“The Many Saints of Newark” is a prequel to the favorite HBO series “The Sopranos,” but it appears in many different sleeves in New Jersey. The film is set in the apartment building and in the 1960s and 70s in New York rather than in the sprawling MacMannon where Tony and most of his crew show up.
It is a city located at the edge of a knife, with violent racial tensions and inequalities that are about to erupt into dramatic clashes of unrest. “It’s time before they all move to the suburbs,” says Bob Shaw, the film’s production designer. “They were still clustered in the old neighborhood, living in an ethnic enclave in this narrow space.”
A major problem for Shaw, director Alan Taylor and “many saints” writer and “sopranos” creator David Chase was that the city of Newark changed so much over the next few decades – houses were demolished and replaced by apartment buildings or decorated with vinyl siding. Era – they needed to shoot most of the film in the Bronx.
There were some scenes, however, in which “many saintly” creators believed that Turnpike could not be replicated. Shaw and his team worked to recreate the 1967 riots while shooting at Branford Place, a prominent shopping district where they decorated with bars and delis and retro signs for period-appropriate theater marquees. The car was set on fire; Smoke machines were used; And the National Guard uniform-wearing actor took to the streets in tanks and jeeps. Although filmed in 2019, the sequence resonates even more emotionally in the wake of the assassination of George Floyd and the Black Lives Matter protests published in the summer of 2020.
“It was such a sensitive element to our country and our whole identity,” said Kramer Morzenthau, the film’s cinematographer. “We knew we had to be right, and we knew we had to be right. Sadly, what happened in 1967 is still true today.
Although the setting may be more urban than the series, there are familiar signposts out there. An important scene where Tony was supposed to sit with Dickie at Holstein’s door, the dinner where the Shoprano family had dinner at the end of the series before the show’s infamous fade. There was very little work to be done to decorate the space other than the decor of the restaurant with period-appropriate awnings. Shaw was also tasked with rebuilding the back room of Satriel’s pig shop, a little inadequate hangout for thugs who make up the Dimio crime family.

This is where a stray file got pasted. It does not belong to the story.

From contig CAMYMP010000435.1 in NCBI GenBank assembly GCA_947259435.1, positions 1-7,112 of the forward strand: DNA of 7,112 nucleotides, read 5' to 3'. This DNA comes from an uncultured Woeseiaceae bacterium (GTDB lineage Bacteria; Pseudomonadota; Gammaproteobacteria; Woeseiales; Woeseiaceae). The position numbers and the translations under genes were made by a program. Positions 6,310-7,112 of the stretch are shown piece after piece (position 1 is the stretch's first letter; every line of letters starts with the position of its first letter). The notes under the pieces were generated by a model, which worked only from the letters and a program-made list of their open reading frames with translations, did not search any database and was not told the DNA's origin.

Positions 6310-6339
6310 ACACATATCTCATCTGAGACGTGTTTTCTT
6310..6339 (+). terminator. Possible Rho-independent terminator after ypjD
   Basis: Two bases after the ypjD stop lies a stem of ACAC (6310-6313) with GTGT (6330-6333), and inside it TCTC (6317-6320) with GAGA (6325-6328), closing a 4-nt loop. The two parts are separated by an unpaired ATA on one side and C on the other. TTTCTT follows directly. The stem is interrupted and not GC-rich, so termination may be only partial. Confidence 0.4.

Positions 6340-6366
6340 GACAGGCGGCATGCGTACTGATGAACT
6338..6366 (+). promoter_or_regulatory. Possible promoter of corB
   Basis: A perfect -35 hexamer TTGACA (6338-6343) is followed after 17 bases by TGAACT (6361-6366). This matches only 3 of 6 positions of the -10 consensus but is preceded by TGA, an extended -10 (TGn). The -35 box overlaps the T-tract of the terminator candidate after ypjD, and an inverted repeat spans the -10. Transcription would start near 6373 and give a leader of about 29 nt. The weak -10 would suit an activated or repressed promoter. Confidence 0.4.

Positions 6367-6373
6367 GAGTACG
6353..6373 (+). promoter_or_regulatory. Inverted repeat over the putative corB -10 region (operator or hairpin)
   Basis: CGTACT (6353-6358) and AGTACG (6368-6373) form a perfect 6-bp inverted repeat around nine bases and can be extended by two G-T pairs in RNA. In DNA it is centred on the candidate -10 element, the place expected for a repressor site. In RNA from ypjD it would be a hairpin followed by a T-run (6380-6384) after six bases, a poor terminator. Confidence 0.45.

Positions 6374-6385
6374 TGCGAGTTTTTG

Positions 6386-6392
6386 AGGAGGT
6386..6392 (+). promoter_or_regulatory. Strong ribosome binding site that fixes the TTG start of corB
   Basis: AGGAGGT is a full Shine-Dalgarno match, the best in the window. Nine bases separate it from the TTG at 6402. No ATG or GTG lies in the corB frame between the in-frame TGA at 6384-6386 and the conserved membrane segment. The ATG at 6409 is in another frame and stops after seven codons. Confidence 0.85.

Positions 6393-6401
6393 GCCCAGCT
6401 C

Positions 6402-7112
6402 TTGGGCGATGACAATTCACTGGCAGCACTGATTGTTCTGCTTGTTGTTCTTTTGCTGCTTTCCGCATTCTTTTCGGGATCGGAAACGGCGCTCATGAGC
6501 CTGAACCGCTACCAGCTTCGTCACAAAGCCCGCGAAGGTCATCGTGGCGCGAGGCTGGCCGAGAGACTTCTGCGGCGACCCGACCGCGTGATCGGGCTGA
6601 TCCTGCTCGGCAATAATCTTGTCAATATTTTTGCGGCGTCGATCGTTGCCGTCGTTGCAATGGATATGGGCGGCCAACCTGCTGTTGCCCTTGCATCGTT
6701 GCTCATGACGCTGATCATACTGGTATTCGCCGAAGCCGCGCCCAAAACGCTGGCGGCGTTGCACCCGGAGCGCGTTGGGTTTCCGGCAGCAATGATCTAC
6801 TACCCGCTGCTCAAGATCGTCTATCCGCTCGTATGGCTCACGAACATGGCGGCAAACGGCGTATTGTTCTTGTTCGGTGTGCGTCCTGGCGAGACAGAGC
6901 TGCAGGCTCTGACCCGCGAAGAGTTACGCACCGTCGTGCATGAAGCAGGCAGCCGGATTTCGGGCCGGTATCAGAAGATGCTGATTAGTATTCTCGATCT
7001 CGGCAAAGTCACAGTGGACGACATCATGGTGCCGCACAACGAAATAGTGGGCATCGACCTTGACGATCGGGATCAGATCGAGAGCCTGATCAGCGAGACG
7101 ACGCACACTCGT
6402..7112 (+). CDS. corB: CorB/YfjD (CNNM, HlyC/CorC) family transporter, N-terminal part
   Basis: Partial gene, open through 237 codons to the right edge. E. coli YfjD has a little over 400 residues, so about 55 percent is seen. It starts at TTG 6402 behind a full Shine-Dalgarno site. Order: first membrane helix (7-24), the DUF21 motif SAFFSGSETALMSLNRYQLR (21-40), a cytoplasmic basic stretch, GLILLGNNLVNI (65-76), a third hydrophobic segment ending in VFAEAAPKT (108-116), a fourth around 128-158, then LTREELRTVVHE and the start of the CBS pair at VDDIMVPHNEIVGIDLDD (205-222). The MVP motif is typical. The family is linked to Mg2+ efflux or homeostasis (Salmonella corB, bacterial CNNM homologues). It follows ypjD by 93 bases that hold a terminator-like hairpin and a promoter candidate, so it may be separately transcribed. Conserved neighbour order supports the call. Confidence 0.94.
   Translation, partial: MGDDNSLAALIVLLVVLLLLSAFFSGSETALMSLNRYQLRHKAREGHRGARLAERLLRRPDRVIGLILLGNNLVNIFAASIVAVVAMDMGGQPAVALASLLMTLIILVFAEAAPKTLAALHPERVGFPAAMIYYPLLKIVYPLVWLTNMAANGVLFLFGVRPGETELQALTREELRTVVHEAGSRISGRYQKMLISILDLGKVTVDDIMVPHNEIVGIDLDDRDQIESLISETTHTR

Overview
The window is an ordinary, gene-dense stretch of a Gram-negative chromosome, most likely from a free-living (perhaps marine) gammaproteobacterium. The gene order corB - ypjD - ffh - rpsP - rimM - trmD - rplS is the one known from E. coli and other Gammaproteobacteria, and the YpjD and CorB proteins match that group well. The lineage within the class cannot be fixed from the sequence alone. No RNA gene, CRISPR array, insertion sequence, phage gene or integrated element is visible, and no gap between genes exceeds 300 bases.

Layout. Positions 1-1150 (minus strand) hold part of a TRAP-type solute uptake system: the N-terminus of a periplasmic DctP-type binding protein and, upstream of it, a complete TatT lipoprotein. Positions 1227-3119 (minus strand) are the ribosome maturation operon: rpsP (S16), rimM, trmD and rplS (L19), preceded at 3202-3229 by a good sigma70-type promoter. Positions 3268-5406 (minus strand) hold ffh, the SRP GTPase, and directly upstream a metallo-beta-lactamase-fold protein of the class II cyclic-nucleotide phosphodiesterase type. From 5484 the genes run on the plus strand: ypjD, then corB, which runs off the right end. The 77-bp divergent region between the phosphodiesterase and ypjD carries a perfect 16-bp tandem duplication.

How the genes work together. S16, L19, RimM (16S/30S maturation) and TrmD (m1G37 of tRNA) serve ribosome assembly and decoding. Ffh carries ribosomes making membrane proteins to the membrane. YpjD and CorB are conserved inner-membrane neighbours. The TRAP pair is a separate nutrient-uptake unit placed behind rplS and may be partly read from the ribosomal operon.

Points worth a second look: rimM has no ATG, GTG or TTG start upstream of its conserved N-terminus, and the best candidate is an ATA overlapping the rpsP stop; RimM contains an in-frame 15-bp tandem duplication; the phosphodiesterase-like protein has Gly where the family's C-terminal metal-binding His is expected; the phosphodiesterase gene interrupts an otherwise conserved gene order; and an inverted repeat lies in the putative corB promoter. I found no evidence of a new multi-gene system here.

“The physical buildings – the walls, the windows – we haven’t changed much,” Shaw says. “The whole thing was the retro of the series, so we just removed a few layers of dust and 30 or 40 year old stuff on the walls and shelves.”
The crew’s quest for historical accuracy extended to the film’s shooting method. Morzenthau used dark shadows in the prescribed sequences in the 1960s and tried to evoke the look of Kodachrome photography at the time. As the film moved into the 1970s, the photographer injected more pastels, greens and blues into the palette, a compliment to the flashy style of costume and decor featuring the disco era.
Focusing on the whole project was an intense feeling of responsibility. “Sopranos” isn’t just a favorite. It is considered to be the greatest show and spark of all time that inspired the renaissance of television.
“There was a lot of pressure to do something special with this film, because it’s the legacy of the show,” Morgenthau said. “It’s almost a part of America right now.